South Whidbey senior parade may go on after all

After the South Whidbey High School canceled three events in response to a prank pulled by a group of seniors, members of the community stepped up to ensure the class of 2024 doesn’t miss the highly anticipated senior barbecue and parade.

“We’ll just do it ourselves,” said Ole Thorsen, the father of a graduating senior and the mind behind this community effort.

Thorsen said he was able to raise over $1,000 to put together a senior barbecue planned for Thursday, June 6, right after the farewell assembly. The event will take place at the school’s sports complex in Langley.

Upon learning about his plans to support the students, many parents reached out offering to help. Some local restaurants are even donating food for the event, Thorsen said.

In addition to the feast, the parents are also hoping to schedule a parade on the same day, though as of Monday Thorsen is waiting for approval from the Town of Langley and is unsure when, or if, the parade will happen.

In a previous email sent to the South Whidbey Record, Patton and Superintendent Josephine Moccia said a group of 41 seniors entered the school with two staff member’s key badges, littering various buildings with silly string, toilet paper, sticky notes, balloons and stink bombs.

Security and safety represented main concerns for the superintendent and the principal, who said students disabled a phone, touched discipline files, threw around test sheets and climbed to the roof to throw more toilet paper, on top of entering the school without permission from administration.

The students involved, as emerged from previous interviews and school board meetings, believed they had Patton’s permission to pull the prank, but Patton denied ever giving his approval. The students also said they meant to clean up the school themselves — a task that instead was assigned to various staff members to allow classes to start on time.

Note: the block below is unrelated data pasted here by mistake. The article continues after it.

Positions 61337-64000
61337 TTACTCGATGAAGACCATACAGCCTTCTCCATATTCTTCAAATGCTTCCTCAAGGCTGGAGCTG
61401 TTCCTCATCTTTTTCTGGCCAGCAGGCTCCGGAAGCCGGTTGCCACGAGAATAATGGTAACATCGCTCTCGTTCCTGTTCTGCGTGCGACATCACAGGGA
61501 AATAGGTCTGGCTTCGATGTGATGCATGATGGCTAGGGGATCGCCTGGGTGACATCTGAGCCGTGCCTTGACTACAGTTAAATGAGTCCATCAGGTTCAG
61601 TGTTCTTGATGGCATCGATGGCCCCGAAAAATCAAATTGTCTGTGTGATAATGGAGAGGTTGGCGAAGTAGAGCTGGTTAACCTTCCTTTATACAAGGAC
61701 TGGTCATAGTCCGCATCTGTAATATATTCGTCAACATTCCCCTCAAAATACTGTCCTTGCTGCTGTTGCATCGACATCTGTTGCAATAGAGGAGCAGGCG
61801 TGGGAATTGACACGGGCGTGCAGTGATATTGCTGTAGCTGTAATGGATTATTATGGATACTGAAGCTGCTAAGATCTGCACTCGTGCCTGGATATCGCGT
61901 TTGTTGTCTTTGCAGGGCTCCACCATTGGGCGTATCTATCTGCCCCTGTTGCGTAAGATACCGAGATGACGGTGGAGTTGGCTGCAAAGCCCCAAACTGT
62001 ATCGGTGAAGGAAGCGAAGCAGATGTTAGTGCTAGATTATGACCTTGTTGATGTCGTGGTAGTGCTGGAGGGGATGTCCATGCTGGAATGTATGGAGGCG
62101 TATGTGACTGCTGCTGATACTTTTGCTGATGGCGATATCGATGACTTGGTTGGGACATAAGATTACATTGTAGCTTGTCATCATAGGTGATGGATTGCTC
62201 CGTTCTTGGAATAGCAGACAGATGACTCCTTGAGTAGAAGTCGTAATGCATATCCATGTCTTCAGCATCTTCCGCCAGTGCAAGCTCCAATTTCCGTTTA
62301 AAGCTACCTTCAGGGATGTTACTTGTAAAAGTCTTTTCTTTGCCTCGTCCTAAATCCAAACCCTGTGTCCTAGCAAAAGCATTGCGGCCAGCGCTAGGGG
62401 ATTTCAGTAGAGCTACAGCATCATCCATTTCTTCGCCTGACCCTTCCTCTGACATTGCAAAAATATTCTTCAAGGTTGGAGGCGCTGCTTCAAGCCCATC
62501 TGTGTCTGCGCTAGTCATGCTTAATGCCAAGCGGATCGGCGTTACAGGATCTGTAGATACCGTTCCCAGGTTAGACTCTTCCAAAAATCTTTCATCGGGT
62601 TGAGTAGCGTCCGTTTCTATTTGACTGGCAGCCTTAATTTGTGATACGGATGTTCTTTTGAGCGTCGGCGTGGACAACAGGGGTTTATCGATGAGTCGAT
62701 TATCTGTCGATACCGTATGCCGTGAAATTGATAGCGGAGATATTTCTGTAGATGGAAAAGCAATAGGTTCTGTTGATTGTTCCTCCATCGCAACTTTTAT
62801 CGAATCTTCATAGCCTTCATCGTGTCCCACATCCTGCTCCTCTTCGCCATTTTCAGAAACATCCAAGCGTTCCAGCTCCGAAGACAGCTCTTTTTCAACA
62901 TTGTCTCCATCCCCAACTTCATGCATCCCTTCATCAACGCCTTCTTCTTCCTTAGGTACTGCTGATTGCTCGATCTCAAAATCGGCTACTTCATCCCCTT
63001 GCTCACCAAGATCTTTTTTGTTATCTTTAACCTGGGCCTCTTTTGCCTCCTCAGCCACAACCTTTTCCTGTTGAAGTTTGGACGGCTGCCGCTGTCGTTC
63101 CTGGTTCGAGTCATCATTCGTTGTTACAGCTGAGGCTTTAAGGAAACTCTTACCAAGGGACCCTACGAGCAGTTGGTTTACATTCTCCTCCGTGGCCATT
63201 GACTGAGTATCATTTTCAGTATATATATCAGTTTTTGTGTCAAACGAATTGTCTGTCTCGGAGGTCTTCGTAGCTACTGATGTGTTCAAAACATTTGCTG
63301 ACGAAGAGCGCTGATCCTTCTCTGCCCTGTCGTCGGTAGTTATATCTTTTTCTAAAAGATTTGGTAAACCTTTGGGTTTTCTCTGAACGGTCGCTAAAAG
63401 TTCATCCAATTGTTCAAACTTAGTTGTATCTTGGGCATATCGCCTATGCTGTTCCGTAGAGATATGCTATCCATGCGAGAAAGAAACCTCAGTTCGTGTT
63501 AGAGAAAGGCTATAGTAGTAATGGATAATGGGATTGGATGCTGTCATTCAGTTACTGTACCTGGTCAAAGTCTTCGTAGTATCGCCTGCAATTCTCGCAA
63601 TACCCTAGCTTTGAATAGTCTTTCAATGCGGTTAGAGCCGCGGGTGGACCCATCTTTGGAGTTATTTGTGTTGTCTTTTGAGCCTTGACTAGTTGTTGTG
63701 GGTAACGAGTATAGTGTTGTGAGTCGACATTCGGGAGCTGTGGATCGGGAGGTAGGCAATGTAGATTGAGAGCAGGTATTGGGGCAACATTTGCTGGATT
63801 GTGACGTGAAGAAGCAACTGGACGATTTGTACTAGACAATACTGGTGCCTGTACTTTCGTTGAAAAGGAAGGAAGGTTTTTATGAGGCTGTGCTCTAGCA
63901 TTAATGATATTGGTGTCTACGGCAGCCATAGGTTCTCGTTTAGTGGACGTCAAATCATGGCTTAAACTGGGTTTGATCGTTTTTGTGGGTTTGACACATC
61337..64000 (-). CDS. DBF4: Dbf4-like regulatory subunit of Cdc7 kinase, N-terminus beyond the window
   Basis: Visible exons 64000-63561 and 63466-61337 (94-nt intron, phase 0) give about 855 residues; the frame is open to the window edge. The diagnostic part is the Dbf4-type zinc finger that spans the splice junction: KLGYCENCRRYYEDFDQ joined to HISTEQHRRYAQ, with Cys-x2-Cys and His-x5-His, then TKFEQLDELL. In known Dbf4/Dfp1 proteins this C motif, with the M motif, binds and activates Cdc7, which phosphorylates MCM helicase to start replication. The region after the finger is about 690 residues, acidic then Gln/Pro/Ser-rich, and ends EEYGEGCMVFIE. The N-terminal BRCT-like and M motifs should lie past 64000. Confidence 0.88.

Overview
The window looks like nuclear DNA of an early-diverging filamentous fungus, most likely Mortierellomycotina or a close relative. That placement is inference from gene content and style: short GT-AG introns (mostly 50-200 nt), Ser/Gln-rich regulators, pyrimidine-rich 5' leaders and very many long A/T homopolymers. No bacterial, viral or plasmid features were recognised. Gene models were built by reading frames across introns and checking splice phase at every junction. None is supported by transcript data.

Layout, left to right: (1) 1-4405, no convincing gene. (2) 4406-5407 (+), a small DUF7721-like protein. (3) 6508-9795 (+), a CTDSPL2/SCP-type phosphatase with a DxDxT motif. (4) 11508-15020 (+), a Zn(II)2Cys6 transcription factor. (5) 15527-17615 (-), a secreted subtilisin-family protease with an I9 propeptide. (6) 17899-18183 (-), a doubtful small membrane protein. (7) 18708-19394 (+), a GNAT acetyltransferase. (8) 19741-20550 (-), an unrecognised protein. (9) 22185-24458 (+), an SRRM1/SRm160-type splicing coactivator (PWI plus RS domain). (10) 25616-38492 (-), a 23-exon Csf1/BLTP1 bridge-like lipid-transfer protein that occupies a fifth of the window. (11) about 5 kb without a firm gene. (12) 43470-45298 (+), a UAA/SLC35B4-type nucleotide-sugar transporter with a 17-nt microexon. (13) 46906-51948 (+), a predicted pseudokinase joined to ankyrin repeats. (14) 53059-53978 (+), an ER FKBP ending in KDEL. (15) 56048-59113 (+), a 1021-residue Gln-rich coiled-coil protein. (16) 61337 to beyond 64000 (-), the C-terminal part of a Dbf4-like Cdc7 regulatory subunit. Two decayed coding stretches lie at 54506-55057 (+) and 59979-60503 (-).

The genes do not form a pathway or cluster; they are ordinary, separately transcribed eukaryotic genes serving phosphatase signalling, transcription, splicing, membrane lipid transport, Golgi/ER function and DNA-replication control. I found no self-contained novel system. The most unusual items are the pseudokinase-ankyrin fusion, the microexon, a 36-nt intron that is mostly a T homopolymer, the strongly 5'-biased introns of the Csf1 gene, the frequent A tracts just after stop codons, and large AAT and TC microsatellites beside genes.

The school called the Island County Sheriff’s Office, and students allegedly feared for several hours that they were going to face legal ripercussions. Patton then chose not to press charges and instead canceled the Senior Barbecue, the Senior Parade and Field Day for all of the 104 seniors in the district.

Like many community members, Thorsen said he was saddened by the district’s reaction to the prank, which he believes wasn’t handled properly.

In a recent letter sent to the administration, the South Whidbey Middle and High School PTSA asked the district to “reconsider” its actions and to find a resolution with the students.

“For a generation of students that have had so much taken away from them and so much out of their control, your recent actions seem unusually harsh,” the PTSA wrote. “The impact of ceremonial rites extends beyond the student body.”

Thorsen currently works as an assistant wrestling coach for the district and has also coached many of the seniors back when they were little baseball and basketball players. He has known many of them for years, he said.

“They’re just such a good group of kids,” he said. “I just want the best for the kids.”